Cone Zone safety awareness

Cone Zone campaign urges drivers

to slow down to protect roadside workers

Tens of thousands of roadside workers and millions of drivers in B.C. share a common goal. They all want to get home safe each day.


Achieving that goal by getting drivers to use caution and obey work zone driving laws is the focus of the annual Cone Zone safety awareness campaign in B.C. It reminds drivers to avoid speeding, aggressive and distracted driving, and to obey flag persons and traffic signs. The campaign launched this week with a traffic enforcement event that saw 42 tickets issued in two hours – with at least 31 going to drivers who were using cellphones.


“Every time you drive through a roadside work zone, you're not just passing cones and barriers. You're in someone's workplace,” says Trace Acres, Program Director for Road Safety at Work, which manages the campaign with the support of the Work Zone Safety Alliance. "Just like you, these workers deserve to be safe in their workplace. Slow down and pay attention. Work zones are temporary but our actions behind the wheel can last forever.”


Roadside workers are in vulnerable positions with traffic passing within metres of them. They include traffic control persons, road maintenance crews, utility workers, landscapers, paramedics and police officers, tow operators, waste collectors, and many more. Every shift they’re at risk of being struck by vehicles.


From 2014 through 2023 in B.C., nine workers were killed and another 251 injured severely enough to miss work, according to WorkSafeBC statistics.


“Most crashes are preventable,” says Acres. “Roadside workers do jobs that help the rest of us, and we can show our respect and appreciation by giving them the space they need to work safely.”


Drivers and their passengers are at risk too. Driving too fast and being distracted in work zones can lead to crashes. “You’ve got to be fully engaged because there are a lot of things going on. Your driving decisions could be the difference between life and death.”

The safest decision is to avoid Cone Zones if possible, he adds. Listen to traffic reports before and during your trip and adjust your route.


Driving laws in roadside work zones

B.C. law requires drivers approaching and driving through roadside work zones to:

  • Slow down and drive with care
  • Pay attention and leave your phone alone
  • Obey road signs and traffic control persons and devices

Drivers may see more than bright orange cones marking work sites. Automated flagger assistance devices (AFADs) are becoming common throughout B.C. These safety devices use a gate arm and traffic light to guide drivers. Vehicles need to stop when the gate is down and a red light is shining.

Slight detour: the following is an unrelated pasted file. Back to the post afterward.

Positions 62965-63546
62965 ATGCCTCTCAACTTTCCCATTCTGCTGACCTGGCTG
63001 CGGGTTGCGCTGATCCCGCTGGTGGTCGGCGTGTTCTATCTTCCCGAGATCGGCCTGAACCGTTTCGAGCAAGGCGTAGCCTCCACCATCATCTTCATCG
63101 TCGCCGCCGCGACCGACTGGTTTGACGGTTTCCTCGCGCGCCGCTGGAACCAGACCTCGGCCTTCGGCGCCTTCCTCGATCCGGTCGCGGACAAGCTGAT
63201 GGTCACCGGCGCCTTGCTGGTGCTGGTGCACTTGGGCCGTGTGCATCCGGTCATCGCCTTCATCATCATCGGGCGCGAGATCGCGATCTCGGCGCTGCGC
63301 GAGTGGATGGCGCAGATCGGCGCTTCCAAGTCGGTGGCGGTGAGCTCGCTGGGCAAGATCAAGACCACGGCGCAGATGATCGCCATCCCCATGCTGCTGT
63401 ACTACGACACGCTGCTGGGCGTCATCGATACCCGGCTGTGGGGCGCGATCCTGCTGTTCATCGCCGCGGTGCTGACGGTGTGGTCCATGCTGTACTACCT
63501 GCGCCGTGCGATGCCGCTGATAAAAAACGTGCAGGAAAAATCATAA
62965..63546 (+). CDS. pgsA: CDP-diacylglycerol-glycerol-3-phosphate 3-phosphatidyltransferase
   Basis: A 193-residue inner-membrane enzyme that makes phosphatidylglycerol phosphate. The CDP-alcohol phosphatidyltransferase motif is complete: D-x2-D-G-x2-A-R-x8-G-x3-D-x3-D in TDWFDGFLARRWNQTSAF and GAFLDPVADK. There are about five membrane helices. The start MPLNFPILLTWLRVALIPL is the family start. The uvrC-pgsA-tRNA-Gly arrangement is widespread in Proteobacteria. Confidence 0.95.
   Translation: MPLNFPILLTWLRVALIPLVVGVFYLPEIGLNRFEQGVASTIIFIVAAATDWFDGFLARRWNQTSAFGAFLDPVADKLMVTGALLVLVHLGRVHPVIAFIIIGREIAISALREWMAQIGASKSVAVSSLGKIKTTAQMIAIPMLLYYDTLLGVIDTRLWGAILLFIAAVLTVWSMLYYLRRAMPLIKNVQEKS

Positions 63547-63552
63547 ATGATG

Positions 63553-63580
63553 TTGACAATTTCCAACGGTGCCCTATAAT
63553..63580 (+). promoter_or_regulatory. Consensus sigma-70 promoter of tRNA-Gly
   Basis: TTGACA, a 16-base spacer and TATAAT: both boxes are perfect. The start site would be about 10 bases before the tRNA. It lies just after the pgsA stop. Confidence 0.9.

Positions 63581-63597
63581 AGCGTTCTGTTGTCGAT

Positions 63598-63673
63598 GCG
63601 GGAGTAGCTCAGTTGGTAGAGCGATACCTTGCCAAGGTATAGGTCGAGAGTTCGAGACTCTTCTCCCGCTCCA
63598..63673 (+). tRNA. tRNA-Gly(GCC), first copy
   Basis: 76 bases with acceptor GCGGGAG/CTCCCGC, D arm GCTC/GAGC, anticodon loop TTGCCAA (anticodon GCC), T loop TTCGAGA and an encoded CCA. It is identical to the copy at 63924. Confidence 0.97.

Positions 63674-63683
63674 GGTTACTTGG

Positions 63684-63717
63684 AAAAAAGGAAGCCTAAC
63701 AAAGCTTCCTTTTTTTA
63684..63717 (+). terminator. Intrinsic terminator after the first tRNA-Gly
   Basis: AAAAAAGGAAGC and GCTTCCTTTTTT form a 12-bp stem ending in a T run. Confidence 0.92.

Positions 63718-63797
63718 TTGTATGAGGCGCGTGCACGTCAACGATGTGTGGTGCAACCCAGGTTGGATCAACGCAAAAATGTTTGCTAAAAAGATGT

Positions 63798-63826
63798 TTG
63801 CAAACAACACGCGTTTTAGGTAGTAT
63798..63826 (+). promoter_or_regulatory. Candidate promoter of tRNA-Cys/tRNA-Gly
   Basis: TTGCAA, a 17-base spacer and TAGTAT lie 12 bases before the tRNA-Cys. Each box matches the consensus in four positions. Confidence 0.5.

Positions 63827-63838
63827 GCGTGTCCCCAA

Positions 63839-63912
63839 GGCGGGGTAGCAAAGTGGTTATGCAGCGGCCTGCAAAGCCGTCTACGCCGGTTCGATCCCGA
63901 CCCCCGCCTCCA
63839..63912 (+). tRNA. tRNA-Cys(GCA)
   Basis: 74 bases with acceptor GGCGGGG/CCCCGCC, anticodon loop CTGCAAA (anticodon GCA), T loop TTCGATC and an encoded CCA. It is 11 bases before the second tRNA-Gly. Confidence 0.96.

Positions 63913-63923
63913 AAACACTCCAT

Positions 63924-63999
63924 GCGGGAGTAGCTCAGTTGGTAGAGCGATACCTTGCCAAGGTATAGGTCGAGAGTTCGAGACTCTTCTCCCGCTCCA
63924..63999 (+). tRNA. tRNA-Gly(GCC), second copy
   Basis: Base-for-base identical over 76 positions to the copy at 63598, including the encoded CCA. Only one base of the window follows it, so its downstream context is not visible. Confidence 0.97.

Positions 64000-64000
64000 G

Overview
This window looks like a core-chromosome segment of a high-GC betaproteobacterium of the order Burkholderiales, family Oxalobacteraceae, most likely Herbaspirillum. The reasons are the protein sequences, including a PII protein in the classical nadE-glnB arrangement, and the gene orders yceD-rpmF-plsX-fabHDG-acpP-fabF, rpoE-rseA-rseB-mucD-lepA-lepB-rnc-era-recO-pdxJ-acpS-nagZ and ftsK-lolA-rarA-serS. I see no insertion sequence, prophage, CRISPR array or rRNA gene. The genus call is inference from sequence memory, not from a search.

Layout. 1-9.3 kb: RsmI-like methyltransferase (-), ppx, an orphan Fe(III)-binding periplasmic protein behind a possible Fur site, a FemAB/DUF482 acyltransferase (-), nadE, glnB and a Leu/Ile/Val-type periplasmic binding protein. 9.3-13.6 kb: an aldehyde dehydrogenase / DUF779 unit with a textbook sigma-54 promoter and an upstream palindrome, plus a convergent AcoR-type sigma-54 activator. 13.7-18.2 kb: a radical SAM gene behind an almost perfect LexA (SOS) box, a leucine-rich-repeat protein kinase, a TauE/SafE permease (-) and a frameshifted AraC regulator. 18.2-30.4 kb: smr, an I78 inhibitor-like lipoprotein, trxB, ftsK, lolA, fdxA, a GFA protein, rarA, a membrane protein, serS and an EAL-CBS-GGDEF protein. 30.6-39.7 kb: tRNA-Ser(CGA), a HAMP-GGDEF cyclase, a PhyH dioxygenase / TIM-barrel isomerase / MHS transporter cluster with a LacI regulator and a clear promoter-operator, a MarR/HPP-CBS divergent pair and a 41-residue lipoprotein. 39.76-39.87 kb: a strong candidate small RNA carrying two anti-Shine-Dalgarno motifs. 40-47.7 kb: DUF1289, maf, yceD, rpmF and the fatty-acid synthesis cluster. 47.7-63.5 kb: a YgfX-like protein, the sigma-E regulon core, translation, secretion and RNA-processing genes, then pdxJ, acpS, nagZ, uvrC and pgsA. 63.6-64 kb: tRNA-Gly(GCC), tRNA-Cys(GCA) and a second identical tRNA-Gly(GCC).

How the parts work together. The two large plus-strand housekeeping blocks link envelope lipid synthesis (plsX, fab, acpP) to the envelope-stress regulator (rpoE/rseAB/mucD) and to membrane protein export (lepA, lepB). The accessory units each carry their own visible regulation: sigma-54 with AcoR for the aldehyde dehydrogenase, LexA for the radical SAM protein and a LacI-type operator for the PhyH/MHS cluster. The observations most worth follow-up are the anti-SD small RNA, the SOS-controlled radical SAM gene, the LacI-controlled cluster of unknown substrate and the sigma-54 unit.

Vehicles stopped at the roadside with red, blue, amber, or white lights flashing are also work zones under BC’s Slow Down Move Over law. It requires drivers to slow down and switch to another lane if possible and safe to do so.


Penalties for unsafe driving in work zones range from $121 to $368.

Roadside safety a shared responsibility among drivers, workers, and employers

Roadside worker safety is a collaboration between drivers, employers, and workers. They can all find tips and information at ConeZoneBC.com.


Employers are required by law to provide job specific training, education, and supervision to their roadside workers. The workers need to know how to identify hazards and assess risks and follow safe work procedures.

The Cone Zone campaign is a collaborative effort aimed at reducing the number of injuries and fatalities among roadside workers.


Rob Fleming, Minister of Transportation and Infrastructure

“Drivers need to keep roadside workers safe by obeying the law in construction zones, following speed limits, and staying alert for workers doing their job. They deserve our respect and to return home safely at the end of each workday to their families and loved ones. These workers help keep drivers safe and provide a vital service as we maintain and improve British Columbia’s highways.”


Harry Bains, Minister of Labour

“Whether your job is indoors or outside, every worker deserves to return home healthy and whole at the end of the day. We can all do our part to keep roadside workers and drivers safe by slowing down and obeying the signs. Your patience can make all the difference.”

 

About the Work Zone Safety Alliance

The Work Zone Safety Alliance is comprised of organizations committed to improving the safety of roadside workers. Members are: Ambulance Paramedics of BC, Automotive Retailers Association, BCAA, BC Construction Safety Alliance, BC Flagging Association, BC Highway Patrol – RCMP, BC Hydro, BC Municipal Safety Association, BC Roadbuilders & Heavy Construction Association, BC Road Safe, Corecode Safety & Compliance, IBEW Local 258, ICBC, Island Equipment Owners Association, Justice Institute of British Columbia, LiUNA Local 1611, Mainroad Group, Metro Traffic Management, Ministry of Transportation and Infrastructure, RoadSafetyBC, Road Safety at Work, SafetyDriven, TELUS, The Universal Group, United Traffic Control, and WorkSafeBC.


About Road Safety at Work

Road Safety at Work is a WorkSafeBC-funded initiative managed by the Justice Institute of BC aimed at eliminating work-related motor vehicle crashes, deaths, and injuries in B.C. Road Safety at Work offers free online resources — including courses, workshops, webinars, and consulting services — to help organizations plan, implement, and monitor effective road safety programs. Visit RoadSafetyAtWork.ca.